Serve with fresh fruit: FODMAP approved pineapple, bananas, star fruit

Years ago, several lifetimes ago, I owned a gourmet cookware shop and cooking school, where I taught classes and brought international chefs and cooking teachers to demonstrate their craft. Now, I do this for fun!

In Oaxaca, I buy cooking and baking utensils at Liverpool department store. They have a well-equipped kitchen department where we can find just about everything we need/want for culinary creativity. Liverpool is all over Mexico, too. The All-Clad cookware I transported in my luggage, one piece at a time over several years. A good investment of time and weight!

May Your 2019 Be Filled with Sweetness: Oaxaca Chocolate Buttercream Frosting Recipe

For the life of me, I could not find a buttercream frosting recipe that uses real, homemade Oaxaca chocolate, the kind made here in the village. Oaxaca chocolate is a dietary mainstay. The cacao beans are roasted at home and then taken to the molino (mill) to grind along with cinnamon, cane sugar, vanilla bean, almonds and perhaps chiles. Each family has their own recipe handed down by the abuelas.

During the grinding, it comes out of the mill as a warm, thick paste and is poured into pans where it solidifies, then cut into two-inch or three-inch cubes large enough to make a pot of hot chocolate (with water, of course) — an early morning and late evening staple, perfect for dipping conchas.

I decided to adapt chocolate buttercream frosting recipes I found online. Most of them call for dark semi-sweet chocolate, or cocoa powder, or chocolate chips. None included Oaxaca chocolate. I know from years of being in the kitchen that it is the cacao butter in chocolate that makes it creamy. With Oaxaca drinking chocolate, you taste the sugar granules. So, I decided to combine four cubes (about 8 ounces) of traditional Oaxaca chocolate with about four ounces of Oaxaca-made Mama Pacha artesanal chocolate for eating — the amount I had on hand. (Here’s how to buy Mama Pacha.)

Swirls of Oaxaca chocolate buttercream frosting

Making a buttercream frosting is easy. It takes about ten minutes once the chocolate is melted. You just need a hand-mixer, a spatula, a spoon, a Pyrex measuring cup and a mixing bowl. The secret is to melt all the chocolate, but cool it to the touch before adding it to the creamed butter. If the chocolate is too hot, the butter will melt and your frosting will be ruined.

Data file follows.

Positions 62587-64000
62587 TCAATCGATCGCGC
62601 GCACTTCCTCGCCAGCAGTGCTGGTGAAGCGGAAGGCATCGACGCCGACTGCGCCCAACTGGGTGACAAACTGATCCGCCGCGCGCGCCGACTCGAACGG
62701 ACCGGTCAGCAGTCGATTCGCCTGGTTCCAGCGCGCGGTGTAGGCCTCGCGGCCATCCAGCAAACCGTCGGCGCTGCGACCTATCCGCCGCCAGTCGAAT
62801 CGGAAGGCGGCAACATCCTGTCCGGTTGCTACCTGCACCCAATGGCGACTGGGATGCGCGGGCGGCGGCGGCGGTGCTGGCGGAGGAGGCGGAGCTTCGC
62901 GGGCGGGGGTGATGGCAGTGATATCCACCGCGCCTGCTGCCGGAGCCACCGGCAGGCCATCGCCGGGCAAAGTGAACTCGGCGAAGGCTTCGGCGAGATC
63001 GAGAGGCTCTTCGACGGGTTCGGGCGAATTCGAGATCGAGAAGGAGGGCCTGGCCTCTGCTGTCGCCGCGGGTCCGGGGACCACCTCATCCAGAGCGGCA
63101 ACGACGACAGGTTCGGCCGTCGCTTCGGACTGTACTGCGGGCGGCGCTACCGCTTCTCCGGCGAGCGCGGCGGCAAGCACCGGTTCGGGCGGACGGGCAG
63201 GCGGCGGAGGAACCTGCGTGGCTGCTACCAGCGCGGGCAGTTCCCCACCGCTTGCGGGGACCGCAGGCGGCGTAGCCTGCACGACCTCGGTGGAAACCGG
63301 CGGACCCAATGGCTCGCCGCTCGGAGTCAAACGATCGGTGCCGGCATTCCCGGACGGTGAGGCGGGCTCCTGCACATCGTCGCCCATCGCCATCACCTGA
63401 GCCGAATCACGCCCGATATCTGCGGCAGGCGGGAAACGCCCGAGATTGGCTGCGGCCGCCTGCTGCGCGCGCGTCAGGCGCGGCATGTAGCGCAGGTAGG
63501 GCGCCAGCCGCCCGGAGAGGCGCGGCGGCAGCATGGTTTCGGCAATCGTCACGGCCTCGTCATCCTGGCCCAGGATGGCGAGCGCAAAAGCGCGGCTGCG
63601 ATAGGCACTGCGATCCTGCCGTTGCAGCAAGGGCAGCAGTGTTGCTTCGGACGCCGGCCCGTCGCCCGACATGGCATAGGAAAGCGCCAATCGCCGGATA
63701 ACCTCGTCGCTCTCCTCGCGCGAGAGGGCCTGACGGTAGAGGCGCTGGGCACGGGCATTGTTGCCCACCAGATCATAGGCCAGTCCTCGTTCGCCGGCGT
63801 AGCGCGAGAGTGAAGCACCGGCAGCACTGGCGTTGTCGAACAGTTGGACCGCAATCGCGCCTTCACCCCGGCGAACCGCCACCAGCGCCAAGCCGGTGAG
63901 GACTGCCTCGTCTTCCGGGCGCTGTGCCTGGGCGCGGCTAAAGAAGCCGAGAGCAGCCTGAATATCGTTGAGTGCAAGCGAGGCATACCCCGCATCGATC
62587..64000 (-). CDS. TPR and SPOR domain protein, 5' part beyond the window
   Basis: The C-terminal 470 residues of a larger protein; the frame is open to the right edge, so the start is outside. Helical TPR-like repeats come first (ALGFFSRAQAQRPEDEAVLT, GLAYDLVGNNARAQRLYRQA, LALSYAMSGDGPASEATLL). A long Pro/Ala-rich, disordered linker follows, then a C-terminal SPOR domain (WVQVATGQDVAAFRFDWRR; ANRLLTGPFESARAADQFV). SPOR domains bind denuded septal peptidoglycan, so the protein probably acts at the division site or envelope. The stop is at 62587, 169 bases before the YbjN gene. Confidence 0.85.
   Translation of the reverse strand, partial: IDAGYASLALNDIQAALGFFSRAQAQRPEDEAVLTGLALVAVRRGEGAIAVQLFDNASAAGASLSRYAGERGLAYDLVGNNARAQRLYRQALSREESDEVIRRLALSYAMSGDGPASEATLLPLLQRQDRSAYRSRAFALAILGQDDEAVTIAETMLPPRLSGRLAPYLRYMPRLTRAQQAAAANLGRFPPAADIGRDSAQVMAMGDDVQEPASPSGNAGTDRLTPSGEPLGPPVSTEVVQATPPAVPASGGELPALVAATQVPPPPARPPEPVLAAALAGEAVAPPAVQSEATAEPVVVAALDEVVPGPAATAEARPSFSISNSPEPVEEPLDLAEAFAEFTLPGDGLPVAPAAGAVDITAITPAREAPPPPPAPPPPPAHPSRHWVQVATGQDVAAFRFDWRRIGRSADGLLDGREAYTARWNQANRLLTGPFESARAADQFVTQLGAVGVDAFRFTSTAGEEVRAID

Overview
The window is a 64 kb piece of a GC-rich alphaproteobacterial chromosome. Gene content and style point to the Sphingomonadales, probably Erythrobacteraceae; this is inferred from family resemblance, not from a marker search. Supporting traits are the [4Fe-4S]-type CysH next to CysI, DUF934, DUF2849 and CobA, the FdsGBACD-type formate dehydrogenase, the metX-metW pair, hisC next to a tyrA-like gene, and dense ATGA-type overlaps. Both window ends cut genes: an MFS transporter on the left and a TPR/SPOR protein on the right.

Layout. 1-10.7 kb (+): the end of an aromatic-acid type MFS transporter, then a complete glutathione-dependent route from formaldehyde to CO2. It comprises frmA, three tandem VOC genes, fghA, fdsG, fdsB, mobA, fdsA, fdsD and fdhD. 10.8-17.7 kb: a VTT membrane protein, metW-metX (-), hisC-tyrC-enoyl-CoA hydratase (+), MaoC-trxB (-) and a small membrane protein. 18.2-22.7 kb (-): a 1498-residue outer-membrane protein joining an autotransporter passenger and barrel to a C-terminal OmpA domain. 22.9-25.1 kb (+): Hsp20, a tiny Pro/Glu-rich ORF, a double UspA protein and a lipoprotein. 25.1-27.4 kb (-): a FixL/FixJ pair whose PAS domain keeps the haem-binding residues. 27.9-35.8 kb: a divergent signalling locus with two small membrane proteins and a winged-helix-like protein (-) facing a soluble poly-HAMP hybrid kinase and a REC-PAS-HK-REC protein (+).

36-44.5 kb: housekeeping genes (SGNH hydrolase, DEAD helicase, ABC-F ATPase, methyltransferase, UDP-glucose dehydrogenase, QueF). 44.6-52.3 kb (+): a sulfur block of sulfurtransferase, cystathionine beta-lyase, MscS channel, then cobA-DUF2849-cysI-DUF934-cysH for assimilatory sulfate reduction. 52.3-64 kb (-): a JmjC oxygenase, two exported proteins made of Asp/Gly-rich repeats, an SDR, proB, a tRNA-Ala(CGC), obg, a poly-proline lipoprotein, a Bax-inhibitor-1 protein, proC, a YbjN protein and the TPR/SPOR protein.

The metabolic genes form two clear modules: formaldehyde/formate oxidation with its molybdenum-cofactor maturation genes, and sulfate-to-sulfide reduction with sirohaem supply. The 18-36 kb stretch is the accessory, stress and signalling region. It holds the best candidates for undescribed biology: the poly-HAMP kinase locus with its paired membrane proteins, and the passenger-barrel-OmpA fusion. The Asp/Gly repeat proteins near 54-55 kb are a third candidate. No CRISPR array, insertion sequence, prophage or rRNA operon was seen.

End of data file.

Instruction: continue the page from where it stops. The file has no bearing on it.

Ready for chocolate cake and my homemade pumpkin pie with cornmeal crust

How to Melt the Chocolate: put all the chocolate in a 2-4 cup Pyrex measuring cup. Microwave the chocolate in 30-second increments, stirring and cooling for several minutes between each 30-second zap. The chocolate should be combined, soft and paste-like. Put a finger deep into the center to be sure the mixture is not hot.

Ingredients:

  • 8 ounces of cubed Oaxaca chocolate
  • 3-4 ounces of artisanal 70% cacao semi-sweet chocolate
  • 2-1/2 cups of powdered sugar (azucar glace´)
  • 2 sticks of unsalted butter, room temperature
  • 2 T. almond milk, plain or vanilla flavored
  • 1/4 t. pure vanilla extract
  • dash of salt (omit salt if using salted butter)

Directions:

  1. Melt chocolate as described above.
  2. Put butter into medium size mixing bowl. Cream with mixer until smooth and fluffy. Color should be a creamy beige.
  3. Add cooled chocolate and continue to combine into creamed butter with electric mixer.
  4. Add 1/2 the amount of powdered sugar and stir into the chocolate butter mix at lowest speed of hand mixer. Add remaining powdered sugar. Scrape sides of bowl until all is mixed.
  5. Add vanilla extract and almond milk. Mix in thoroughly.
  6. Chill for a few minutes.
  7. Will frost an 8-10″ layer cake or 12-18 cupcakes.

The Cake:

In Oaxaca we have a Mexican supermarket called Chedraui. The best one is in Colonia Reforma. It has a complete selection of imported products, too, including those that are gluten-free. I am experimenting with a gluten-free and milk-free diet, so I did buy a Betty Crocker gluten free chocolate cake mix and substituted almond milk for cow milk. It turned out to be delicious.

My Zapotec friends raved that this was the best frosting they ever had, too! I confess it doesn’t look like much. Not smooth as silk (because of the granulated sugar). But it is delicious.

Happy New Year.